Friends, this is probably blasphemous to say on Election Day, but TV news isn’t good for you. A lot of the “news” that people are taking in these days isn’t good for them.
I reached the point a few weeks back where I had to disengage with this election. I voted, and I feel good about the votes I cast. But I don’t feel good about where the country is headed, regardless of who wins. People are spewing so much hatred and anger, and a lot of that is the result of reading and watching junk news that is being passed off as journalism.
There’s a lot of talk about the liberal, elite media, and I’m befuddled by that phrase. I have worked at five different newspapers, if you include my college paper. Here is what I know about journalists: They earn modest salaries and buy used cars and worry about their property tax bills and struggle to be good parents while working the crazy schedule that journalism demands. They tend to be badly dressed. Some of them are devout Christians, Jews and Muslims, and some are atheists. Most of them are whip-smart, which is what you want in a group of people who are trying to keep tabs on the ethics of our leaders.
The Internet was supposed to provide diverse viewpoints and help all of us to become better educated. Instead, it has provided a place for biased news to proliferate, and many of us now only read things that affirm our viewpoints instead of suffering the discomfort of reading a different viewpoint. (Hello, confirmation bias!)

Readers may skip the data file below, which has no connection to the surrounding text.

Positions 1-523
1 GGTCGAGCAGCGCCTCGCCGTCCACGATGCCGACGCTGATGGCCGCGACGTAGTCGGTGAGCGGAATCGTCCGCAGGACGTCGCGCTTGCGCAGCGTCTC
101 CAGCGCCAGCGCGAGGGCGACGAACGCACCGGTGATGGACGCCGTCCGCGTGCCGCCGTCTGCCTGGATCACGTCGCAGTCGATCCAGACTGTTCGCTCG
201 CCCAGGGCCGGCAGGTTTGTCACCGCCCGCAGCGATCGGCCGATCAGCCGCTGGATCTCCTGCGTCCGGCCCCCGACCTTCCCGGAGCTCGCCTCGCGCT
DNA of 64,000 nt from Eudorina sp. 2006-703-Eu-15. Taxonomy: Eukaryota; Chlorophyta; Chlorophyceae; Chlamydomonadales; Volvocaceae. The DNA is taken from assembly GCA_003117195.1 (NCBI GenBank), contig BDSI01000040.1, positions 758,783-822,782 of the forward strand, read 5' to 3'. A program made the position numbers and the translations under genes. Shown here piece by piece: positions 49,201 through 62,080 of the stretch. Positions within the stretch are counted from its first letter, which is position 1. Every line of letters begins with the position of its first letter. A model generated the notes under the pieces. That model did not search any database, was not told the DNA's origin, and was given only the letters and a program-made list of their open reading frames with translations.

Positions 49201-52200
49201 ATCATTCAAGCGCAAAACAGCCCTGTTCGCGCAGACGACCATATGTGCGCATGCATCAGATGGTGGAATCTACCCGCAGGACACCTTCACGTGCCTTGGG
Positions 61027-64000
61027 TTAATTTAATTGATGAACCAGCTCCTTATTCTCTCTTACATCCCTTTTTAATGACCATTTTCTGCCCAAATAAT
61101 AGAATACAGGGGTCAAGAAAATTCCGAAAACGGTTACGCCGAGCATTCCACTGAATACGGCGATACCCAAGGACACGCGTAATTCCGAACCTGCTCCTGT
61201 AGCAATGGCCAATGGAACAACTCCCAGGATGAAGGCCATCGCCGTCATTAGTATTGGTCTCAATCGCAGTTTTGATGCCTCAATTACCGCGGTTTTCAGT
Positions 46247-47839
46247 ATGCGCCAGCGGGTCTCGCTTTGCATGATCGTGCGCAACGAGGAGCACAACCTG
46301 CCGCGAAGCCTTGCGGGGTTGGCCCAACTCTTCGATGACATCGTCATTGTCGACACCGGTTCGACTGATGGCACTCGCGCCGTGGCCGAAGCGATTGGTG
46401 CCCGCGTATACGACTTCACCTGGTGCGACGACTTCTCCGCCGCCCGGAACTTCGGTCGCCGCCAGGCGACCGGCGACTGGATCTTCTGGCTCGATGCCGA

Here’s the thing: Good journalists think a lot about being fair and representing all sides of an argument. They check whether their data comes from a nonpartisan source. They consider whether both candidates look similarly friendly when they choose photos. They think about who a story helps and who it harms and whether they can justify running it if it harms someone.
Good journalism educates people, empowers them and teaches them compassion. If the news you are reading or watching leaves you full of hatred and fear, it’s time to switch your habits. I’d recommend subscribing to your local paper or its website, listening to NPR, or checking out one of the great upstart nonprofit news sites.
A new president isn’t going to repair this damage. We have to want to repair it and take strides in that direction. We would do well to nourish our minds and spirits instead of consuming more garbage. As Ralph Waldo Emerson said, “We become what we think about all day long.”